Sir — The nationwide lockdown seems to have had a twofold effect on people. While it seems to have unleashed the creativity of many — the internet has been suddenly flooded with photos and videos of people’s musical and culinary skills — others are suffering from loneliness and anxiety. A recent report shows that two helpline numbers for mental health in Maharashtra were inundated by phone calls — in three weeks, nearly 35,000 calls were received. This is worrying. More people should take out time to talk to their loved ones over the phone or consult experts. We need to survive the lockdown, not succumb to it.
Do it right
Sir — The coronavirus pandemic has created a grave impact on world economy, and India’s case is no exception. At this hour, what the government is expected to do is salvage the economy by stopping all projects that are inessential in the short run. Instead, the Centre has decided to freeze the hike in dearness allowance for lakhs of government employees. Unsurprisingly, the Congress is up in arms against this decision (“Call to PM: Don’t rob citizens, stop waste”, April 25). The former party chief, Rahul Gandhi, pointed out that the government should have put on hold the Central Vista project instead of taking away money from the middle class.
It is true that the Narendra Modi-led government seems to have kept aside an enormous amount of money for development projects — the Central Vista and bullet train projects are examples. Decisions that affect the citizens directly can be justified only when the government is in a real financial crisis. But it is clear that the government prefers its development projects more than the people. This is condemnable.
At a time when common people are already suffering on account of the pandemic, the government is supposed to come out with people-friendly decisions. Of course the country needs development projects, but the first priority should be the well-being of the people of the country. The government should halt all expenditure that is not urgent, be it the purchase of defence equipment or the construction of bridges, airports, railways or roads, and pay the people their due.
Sir — The estimated cost of the Central Vista project is Rs 200 billion, which may escalate further, as it happens in most development projects. Several prominent historians have expressed their concern that this project will lead to the demolition of many heritage structures. Environmentalists, too, have said that the project will usurp a precious open space of Delhi, which happens to be one of the most polluted cities in the world. Besides, the project entails renovation plans for government offices that are not even very old.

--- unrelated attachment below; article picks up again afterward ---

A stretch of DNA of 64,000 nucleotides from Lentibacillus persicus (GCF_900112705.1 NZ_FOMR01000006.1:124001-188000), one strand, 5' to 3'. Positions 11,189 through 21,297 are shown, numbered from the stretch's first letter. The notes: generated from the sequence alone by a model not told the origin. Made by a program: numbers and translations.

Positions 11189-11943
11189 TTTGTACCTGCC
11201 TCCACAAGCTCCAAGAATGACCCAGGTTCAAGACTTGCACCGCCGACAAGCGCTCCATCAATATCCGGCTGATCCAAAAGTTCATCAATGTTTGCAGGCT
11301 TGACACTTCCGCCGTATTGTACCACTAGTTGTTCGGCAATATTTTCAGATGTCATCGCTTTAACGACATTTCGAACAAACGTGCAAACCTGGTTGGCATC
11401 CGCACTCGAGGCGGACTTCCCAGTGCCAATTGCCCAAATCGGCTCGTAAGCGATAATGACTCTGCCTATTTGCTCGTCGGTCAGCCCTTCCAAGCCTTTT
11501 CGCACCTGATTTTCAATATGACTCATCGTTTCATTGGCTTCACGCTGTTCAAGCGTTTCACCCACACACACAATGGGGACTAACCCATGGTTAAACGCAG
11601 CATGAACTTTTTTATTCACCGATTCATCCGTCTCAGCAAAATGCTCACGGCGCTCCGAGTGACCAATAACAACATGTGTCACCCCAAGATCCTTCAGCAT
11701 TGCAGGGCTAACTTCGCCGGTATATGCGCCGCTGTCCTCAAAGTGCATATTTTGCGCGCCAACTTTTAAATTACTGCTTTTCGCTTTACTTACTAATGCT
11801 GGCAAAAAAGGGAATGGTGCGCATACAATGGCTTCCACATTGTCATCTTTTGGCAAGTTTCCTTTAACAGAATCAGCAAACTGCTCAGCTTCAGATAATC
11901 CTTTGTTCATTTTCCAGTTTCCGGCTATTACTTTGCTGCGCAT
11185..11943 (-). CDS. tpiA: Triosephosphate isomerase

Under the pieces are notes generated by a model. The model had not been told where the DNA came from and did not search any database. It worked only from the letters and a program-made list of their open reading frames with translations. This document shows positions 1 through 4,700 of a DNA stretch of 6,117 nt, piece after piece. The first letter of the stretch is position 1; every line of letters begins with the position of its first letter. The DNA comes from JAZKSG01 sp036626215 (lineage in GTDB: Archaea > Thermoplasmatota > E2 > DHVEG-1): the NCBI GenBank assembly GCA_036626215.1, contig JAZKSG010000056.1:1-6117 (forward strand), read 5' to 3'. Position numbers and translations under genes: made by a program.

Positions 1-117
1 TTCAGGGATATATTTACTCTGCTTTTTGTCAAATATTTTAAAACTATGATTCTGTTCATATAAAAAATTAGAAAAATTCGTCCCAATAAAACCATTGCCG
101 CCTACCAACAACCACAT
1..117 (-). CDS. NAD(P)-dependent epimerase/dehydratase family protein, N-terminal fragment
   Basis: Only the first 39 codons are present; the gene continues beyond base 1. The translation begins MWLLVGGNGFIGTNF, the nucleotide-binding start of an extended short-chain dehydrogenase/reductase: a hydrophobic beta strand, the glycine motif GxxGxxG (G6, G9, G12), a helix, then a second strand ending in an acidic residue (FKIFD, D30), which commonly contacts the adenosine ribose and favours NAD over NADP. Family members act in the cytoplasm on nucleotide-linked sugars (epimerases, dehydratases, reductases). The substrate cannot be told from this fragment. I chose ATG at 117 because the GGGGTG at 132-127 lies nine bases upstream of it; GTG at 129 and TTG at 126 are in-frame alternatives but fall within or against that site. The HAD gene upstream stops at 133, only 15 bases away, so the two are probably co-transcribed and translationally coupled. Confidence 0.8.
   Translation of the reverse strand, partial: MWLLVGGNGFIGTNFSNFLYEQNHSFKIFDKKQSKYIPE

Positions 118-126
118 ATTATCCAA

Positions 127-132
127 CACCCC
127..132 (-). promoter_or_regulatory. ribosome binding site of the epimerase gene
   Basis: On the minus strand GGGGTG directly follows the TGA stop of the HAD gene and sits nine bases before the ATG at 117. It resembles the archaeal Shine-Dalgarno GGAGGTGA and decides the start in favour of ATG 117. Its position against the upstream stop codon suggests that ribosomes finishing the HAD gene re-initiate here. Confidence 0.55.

In India, people are going through great hardship because of the Covid-19 pandemic. Millions of people in the country already do not have a roof over their heads. The economy is tottering and nobody can guess the magnitude of devastation awaits the nation in the aftermath of the lockdown. The government has already frozen the increment in dearness allowance for a number of employees, and is seeking donations from the people to tackle the menace caused by the virus. In such a scenario, how can the stupendous expenditure of public money for the Central Vista project be justified? The government should utilize the money meant for this project to alleviate the misery of the people.
South 24 Parganas
Find a way
Sir — Although Kerala was the first Indian state to record cases of coronavirus infection, it has flattened the curve dramatically (“The Kerala model”, April 24). The state was especially vulnerable to the disease because of its high population density and the international mobility of its citizens. As such, the success of the state in tackling the pandemic deserves to be applauded all the more.
The Kerala government had taken Covid-19 seriously right from the start and rolled out a Rs 20,000 crore financial package long before the Union government declared the lockdown. The state was also quick and efficient in detecting and quarantining patients, and treating them effectively. With a strictly enforced lockdown, its ‘break the chain’ awareness campaign and home delivery of essential commodities — including mid-day meals for schoolchildren — the government ensured that help reached every possible corner of the state.
The robust healthcare system in the southern state is key to the Kerala model. The state has a number of medical colleges and a strong doctor to patient ratio of 1:535, which is much better than the 1:1,000 ratio recommended by the World Health Organization. But perhaps what is most praiseworthy is the humanitarian outlook maintained by the government even in this time of crisis. Whereas migrant workers in most other states are suffering terribly, the chief minister of Kerala, Pinarayi Vijayan, welcomed stranded labourers as ‘guest workers’. The government even plans to open up the construction sector in the non-hotspot areas to help migrant workers earn a living during the lockdown. The manner in which various organizations and common people at large joined hands to overcome the challenge together is also laudable.